Zinc-Magnesium Supplementation, Hormones and Strength
Journal of Exercise Physiology
Official Journal of The American
Society of Exercise Physiologists (ASEP)
An International Electronic Journal
Volume 3 Number 4 October 2000
Effects of a Novel Zinc-Magnesium Formulation on Hormones and Strength
AND VICTOR CONTE
Exercise and Sports Science Laboratory, Western Washington University, Bellingham, WA
BALCO Laboratories, 1520 Gilbreth Road, Burlingame, CA 94010, Tel: 800-777-7122
L.R. BRILLA AND VICTOR CONTE.
Effects of a Novel Zinc-Magnesium Formulation on Hormones and
, 3(4): 26-36, 2000.
Muscle attributes and selected blood hormones of football players were
assessed in response to a nightly supplementation regimen during spring football, over an 8-week period, with
A double-blind randomized study was conducted with ZMA (30 mg zinc monomethionine
aspartate, 450 mg magnesium aspartate, and 10.5 mg of vitamin B-6) and placebo (P), n=12 and n=15,
respectively. Plasma zinc and magnesium levels were ZMA (0.80 to 1.04
19.43 to 20.63 mcg/ml
) and P
(0.84 to 0.80
; 19.68 to 18.04
g/ml), respectively (P<0.001). Free testosterone increased with ZMA (132.1
to 176.3 pg/mL), compared to P (141.0 to 126.6 pg/mL) (P<0.001); IGF-I increased in the ZMA group (424.2 to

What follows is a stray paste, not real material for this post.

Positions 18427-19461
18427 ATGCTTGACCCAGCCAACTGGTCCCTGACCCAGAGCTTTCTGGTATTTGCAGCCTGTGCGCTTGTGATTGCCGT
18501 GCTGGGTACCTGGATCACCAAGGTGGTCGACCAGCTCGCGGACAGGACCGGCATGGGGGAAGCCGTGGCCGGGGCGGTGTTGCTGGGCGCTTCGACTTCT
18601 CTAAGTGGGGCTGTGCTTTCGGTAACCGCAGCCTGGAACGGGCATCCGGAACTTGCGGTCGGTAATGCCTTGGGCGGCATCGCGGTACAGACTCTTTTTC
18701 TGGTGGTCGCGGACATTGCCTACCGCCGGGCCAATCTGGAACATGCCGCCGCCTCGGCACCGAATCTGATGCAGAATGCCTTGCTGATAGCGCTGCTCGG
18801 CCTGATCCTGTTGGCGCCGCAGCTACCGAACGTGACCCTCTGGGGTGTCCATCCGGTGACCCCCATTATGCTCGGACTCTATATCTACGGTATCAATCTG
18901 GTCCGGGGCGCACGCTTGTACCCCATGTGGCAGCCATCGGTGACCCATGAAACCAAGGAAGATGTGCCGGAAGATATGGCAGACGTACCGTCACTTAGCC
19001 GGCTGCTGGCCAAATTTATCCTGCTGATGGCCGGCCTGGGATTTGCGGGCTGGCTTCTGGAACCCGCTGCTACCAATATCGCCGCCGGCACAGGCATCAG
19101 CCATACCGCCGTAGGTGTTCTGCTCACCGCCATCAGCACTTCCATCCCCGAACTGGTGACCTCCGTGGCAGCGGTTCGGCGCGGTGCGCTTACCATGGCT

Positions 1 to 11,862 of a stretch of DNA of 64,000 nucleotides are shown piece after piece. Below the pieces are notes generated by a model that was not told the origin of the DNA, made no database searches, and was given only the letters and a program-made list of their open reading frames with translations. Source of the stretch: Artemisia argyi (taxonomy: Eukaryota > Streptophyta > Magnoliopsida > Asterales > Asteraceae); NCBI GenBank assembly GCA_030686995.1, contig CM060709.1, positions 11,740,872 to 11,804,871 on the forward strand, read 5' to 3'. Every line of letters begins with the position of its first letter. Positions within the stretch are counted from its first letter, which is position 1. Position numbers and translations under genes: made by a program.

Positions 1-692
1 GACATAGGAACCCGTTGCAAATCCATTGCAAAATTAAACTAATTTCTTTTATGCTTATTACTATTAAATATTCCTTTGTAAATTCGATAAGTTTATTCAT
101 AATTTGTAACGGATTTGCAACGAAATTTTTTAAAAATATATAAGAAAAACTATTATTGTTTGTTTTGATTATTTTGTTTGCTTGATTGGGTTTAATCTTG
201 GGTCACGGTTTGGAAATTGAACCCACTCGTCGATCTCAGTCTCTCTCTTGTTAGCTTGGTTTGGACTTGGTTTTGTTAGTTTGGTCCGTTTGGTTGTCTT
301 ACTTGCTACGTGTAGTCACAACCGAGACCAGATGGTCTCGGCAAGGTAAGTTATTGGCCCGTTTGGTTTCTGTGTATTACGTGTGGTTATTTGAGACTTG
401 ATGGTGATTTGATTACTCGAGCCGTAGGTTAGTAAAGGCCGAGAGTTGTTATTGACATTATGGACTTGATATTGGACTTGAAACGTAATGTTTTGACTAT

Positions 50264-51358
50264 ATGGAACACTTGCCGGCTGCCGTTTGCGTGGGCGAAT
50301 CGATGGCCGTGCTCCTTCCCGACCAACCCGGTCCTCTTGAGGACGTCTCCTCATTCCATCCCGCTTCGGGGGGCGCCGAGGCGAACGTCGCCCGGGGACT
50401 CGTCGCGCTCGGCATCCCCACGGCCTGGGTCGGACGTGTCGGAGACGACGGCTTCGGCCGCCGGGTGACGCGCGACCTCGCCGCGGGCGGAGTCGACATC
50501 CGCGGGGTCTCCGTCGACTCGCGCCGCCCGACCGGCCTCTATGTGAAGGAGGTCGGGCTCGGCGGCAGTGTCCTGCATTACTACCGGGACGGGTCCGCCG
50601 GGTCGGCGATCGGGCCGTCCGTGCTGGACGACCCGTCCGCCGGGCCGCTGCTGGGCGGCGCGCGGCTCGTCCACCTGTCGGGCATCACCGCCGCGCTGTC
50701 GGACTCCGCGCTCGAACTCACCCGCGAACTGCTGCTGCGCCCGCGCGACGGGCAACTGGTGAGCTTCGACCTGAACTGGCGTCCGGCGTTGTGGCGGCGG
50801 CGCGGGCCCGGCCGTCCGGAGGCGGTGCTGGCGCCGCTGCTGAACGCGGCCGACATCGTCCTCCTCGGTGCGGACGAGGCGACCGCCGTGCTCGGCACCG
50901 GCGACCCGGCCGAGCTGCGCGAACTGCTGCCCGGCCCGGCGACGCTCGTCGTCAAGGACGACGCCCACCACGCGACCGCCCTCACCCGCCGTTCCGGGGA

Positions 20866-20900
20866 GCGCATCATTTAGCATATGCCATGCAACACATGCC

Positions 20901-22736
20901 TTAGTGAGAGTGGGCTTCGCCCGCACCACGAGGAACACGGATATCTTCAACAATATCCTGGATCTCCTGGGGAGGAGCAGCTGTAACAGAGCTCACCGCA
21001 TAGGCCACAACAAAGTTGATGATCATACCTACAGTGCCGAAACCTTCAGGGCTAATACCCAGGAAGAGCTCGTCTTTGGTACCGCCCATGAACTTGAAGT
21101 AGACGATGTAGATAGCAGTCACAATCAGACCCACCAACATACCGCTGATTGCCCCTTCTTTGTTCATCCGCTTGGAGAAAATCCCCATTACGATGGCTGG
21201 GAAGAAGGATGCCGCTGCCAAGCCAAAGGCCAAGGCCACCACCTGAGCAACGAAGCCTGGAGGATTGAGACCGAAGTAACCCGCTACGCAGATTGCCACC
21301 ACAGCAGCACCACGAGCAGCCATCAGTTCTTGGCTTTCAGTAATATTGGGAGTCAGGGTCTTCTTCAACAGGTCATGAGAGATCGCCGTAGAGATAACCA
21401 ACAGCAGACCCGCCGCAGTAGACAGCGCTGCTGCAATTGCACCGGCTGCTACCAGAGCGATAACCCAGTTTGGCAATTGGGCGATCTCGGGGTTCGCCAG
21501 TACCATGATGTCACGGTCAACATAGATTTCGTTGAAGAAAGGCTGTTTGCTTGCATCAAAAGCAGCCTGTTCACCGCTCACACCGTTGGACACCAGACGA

439.3 ng/mL) and decreased in P (437.3 to 343.3 ng/mL) (P<0.001). Muscle strength via torque measurements
and functional power were assessed with a Biodex dynamometer. Differences were noted between the groups
(P<0.001): ZMA (189.9 to 211 Nm at 180º/s and 316.5 to 373.7 Nm at 300º/s) and P (204.2 to 209.1 Nm at 180º/s
and 369.5 to 404.3 Nm at 300º/s).
The results demonstrate the efficacy of a Zn-Mg preparation (ZMA) on muscle
attributes and selected hormones in strength-trained, competitive athletes.
Key Words: vitamin B
, anabolic hormones, testosterone, IGF-I, muscle
Zinc (Zn) and magnesium (Mg) may enhance levels of Insulin-like Growth Factor-I (IGF-I)(1); and
zinc, in particular, may contribute to elevating serum testosterone (2).
Both IGF-I and testosterone are
anabolic factors that enhance muscle function and physical performance.
Testosterone's role in physical
performance enhancement has been studied for a number of years. The IGF-I response to intense
muscular activity has not been well defined, relatively. Training may lead to a short-term catabolic state
hormonally expressed by reductions in IGF-I. Baseline serum concentrations of testosterone, GH, and
IGF-I were unaffected by 16-wk resistive training program which elicited an approximate 40% increase
in muscular strength in men, 60
It was intimated that training-induced increases in IGF-I could
occur in muscle without altering serum IGF-I concentration (3).
A condition named somatopause due to decreased IGF-I and GH has been identified with aging.
countermeasure somatopause, 33 moderately obese women (67.1
5.2 yr), self-injected IGF-I. Weight
loss with muscle strength increases were greater in IGF-I group due to training (12-wk: walk 3 days,